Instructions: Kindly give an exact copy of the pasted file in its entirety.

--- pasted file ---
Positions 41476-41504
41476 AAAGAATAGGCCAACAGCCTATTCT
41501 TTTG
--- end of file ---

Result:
Positions 41476-41504
41476 AAAGAATAGGCCAACAGCCTATTCT
41501 TTTG